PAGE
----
IFIRST met Hamid when I was at secondary school in Glasgow. I was 14 years old. Hamid was 28 and was just beginning to establish himself within a group of teenagers, some of whom were my school friends. He would visit us at lunchtimes and chat to us about the mental 'conditioning' that we were being put through by our school and families.

Like most young people, we were rebellious towards our parents and society.

We were also vulnerable, impressionable and in search of identities.

He dressed entirely in black at the time - later it was blue - and he urged us to wear photographs of him around our necks. He referred to our parents as bears - because bears are frightening - and he said he could protect us from them. He said we could do anything as long we were with him.

When I met him, I was spinning in a world of teenage confusion. My best friend had cut off all communication with me six months previously after she had joined his group. I had been hurt and I was angry with him for taking her away, but I was also in awe of him. Under his influence, my friend had changed completely. Once, she had been outgoing and fun, but after joining him, the only time she spoke to me was to insult me.

I wanted my friend back. I felt like an outcast, rejected by my best friend and ostracised by members of his group. I was torn between my own family and my need for a 'social' family, which he controlled.

Hamid's philosophy was fluid and he was always on the look out for a new 'religion'. He went through phases and was inspired by powerful characters from films and novels and would endeavour to be like them.

After seeing Bladerunner, he bleached his hair and wore black like Rutger Hauer's character; he shaved his head to mimic Colonel Kurtz in Apocalypse Now; and later, seemed to fancy himself as Ken Kesey, the main character in Tom Wolfe's novel The Electric Kool-Aid Acid Test.

Hamid's ideas were spiritual and powerful and he seemed truly to believe in them - that was what made him so charismatic. Even those who did not share his faith were intrigued by and drawn to him.

Eventually, of course, many fell for him hook, line and sinker.

His philosophy was that purity of soul and body was the way to God. This involved a staunch anti-drug stance that extended from illegal substances to aspirin. He ruthlessly adopted any broadly promoted idea to achieve purity of body. Fasting among his followers was common and when Leslie Kenton's book on Raw Energy came out, Hamid's followers ate nothing but raw cabbage and carrots.

The group played power games which, at the time, seemed fun. One game was called 'Kings'. Four or so people were picked at random out of a group of 20, and for a certain length of time everyone else became slaves and had to do exactly what they were told. If anyone did something that he saw as a 'crime' (ranging from smoking dope to saying something negative about Hamid or having a relationship with another group member) they were put on 'trial'. The punishment was a period of slavery even harsher than the game of 'Kings'.

One victim was ordered to walk up and down one of the main shopping streets in Glasgow's west end, wearing a white sheet and sporting a billboard with the words 'I am a criminal' written across it. Another young man was ordered to clear all the bushes on a certain mile-long route.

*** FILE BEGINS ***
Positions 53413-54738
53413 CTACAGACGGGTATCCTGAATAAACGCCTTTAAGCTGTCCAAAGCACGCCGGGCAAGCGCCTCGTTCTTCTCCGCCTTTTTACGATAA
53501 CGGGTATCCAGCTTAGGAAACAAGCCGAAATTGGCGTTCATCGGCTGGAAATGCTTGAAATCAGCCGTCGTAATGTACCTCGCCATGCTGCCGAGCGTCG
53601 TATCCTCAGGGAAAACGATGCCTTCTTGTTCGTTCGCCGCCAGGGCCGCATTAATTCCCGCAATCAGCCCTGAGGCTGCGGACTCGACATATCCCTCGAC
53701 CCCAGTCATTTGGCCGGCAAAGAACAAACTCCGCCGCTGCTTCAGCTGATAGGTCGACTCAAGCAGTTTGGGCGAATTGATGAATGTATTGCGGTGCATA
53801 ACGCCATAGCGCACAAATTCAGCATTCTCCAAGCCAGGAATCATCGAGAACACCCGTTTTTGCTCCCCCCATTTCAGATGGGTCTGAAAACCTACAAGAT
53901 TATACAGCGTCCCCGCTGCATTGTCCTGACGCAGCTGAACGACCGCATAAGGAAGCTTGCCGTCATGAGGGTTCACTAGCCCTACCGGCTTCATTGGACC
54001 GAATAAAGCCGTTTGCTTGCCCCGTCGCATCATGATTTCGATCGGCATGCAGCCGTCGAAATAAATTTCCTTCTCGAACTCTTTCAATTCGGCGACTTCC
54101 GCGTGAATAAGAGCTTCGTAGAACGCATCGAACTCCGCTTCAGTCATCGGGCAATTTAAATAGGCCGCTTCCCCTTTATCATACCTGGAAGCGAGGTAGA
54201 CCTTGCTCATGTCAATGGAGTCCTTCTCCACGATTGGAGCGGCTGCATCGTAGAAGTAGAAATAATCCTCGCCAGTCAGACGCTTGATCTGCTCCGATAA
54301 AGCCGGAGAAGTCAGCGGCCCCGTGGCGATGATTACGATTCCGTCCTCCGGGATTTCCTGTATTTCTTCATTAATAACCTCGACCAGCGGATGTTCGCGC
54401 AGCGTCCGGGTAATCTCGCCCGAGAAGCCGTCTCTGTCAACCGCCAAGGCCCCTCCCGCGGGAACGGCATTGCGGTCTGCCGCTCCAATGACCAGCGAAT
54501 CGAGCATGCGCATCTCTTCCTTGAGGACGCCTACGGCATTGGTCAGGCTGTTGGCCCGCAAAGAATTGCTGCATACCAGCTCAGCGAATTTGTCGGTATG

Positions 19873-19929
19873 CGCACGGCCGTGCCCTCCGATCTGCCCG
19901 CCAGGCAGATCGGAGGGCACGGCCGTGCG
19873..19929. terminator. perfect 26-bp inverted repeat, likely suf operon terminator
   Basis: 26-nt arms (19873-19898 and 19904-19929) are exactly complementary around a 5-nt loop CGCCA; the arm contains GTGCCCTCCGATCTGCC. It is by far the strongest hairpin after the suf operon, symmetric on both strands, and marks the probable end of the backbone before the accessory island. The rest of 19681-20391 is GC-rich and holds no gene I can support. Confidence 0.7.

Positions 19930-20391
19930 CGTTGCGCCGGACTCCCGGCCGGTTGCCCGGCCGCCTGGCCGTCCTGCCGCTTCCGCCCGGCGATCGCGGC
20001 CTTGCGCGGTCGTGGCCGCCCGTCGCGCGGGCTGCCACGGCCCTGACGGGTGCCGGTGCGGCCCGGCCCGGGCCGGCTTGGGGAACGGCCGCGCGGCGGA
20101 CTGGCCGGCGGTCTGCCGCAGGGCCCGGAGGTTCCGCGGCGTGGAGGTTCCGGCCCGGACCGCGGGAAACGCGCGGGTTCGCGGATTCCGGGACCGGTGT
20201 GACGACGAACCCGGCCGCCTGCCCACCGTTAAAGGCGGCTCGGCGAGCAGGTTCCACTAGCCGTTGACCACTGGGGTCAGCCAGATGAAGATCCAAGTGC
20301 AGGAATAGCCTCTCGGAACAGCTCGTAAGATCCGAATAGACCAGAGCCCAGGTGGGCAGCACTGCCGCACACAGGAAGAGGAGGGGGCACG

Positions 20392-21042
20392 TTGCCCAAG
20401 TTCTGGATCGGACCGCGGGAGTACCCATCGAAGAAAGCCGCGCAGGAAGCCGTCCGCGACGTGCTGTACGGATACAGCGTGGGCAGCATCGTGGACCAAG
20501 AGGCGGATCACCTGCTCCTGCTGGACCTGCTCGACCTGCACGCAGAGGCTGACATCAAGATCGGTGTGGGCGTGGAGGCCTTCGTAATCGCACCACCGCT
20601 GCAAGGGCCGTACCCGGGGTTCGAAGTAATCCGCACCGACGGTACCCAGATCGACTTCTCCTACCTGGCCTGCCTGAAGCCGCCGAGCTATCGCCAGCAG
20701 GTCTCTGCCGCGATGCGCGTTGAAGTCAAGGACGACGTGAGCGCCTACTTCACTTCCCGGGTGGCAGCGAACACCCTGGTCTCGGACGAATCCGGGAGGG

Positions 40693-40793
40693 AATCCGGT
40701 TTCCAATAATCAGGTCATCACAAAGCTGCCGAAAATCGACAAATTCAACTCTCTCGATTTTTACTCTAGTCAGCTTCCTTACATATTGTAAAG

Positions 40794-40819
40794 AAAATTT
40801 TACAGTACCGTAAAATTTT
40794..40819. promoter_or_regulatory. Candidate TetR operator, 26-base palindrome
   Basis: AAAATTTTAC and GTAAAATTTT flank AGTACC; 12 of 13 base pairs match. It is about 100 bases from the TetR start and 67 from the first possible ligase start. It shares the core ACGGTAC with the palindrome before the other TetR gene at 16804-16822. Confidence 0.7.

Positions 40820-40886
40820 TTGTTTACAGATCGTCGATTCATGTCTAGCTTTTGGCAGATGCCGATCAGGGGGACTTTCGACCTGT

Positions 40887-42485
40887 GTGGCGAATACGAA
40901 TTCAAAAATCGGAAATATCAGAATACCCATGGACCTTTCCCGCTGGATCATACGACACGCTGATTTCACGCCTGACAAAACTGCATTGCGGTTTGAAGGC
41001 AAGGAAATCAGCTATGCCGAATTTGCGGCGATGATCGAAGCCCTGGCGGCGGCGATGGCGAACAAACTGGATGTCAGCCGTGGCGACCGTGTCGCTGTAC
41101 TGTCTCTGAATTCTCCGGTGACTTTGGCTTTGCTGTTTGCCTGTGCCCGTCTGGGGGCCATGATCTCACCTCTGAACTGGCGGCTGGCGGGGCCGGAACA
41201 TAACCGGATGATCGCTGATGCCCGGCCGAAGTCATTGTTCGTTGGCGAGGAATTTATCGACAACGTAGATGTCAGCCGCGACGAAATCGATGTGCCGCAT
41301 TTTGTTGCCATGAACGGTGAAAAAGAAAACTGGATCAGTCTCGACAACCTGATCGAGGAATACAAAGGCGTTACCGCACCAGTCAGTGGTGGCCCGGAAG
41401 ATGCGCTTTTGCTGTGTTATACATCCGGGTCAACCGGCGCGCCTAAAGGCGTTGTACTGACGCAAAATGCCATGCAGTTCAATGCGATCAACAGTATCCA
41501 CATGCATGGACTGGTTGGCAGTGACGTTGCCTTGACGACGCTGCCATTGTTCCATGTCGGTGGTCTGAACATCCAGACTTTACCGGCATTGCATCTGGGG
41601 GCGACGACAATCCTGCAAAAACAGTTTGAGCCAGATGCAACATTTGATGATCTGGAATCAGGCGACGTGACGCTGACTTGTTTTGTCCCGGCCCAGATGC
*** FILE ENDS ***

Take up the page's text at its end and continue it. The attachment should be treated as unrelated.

If you did not go along with all this, you would be forced to leave the group. That meant not only giving up your social scene but losing the feeling of elitism conferred by group membership, which Hamid had ingrained within each individual. Ordinary people were 'dorks' because they were not 'enlightened'; he said they were still 'unconscious'.

Not long afterwards, in October 1986, I left Glasgow to go to Sussex university. I returned occasionally, and found Hamid was still around. In 1987/88 a new phase had taken him - he had made contact with a Sufi sect and had changed his name to David, his original name.

The sect's base was a Mosque in south London, which I visited for a day in 1990. Hamid told me I should become a Muslim. This was the only time I was actually asked to join his 'inner' circle.

He tried to scare me into joining his group by saying there was going to be a mighty Jihad that would destroy the Earth and that only the 'chosen ones' would survive by going to a secret location. It was then that I noticed Hamid had had cosmetic surgery - to pin back his ears] It made me realise, finally, how false he really was.

When the Sufi connection started to break up, Hamid had plans to set up a Skateboard park in Glasgow, located in a church. In 1989 it opened under the name 'Angel Lights Skatepark'.

I recall that the Berlin Wall had just collapsed and Hamid laminated a newspaper picture of that scene, making a connection between Nostradamus's prediction of the end of the world and the collapse of the wall. The laminated picture was placed on the front desk of the park for all to see, including the younger kids.

Some people still have problems with what he put them through.

Still, somehow, he retains a following even today. Two of my erstwhile best friends are still with him.

I am now well out of it all. But I still fear his presence and I don't think I have heard the last of him. Looking back on those years, I feel sick and angry to know what he has done. His effect on me still has not worn off - and I wasn't even one of his closest followers.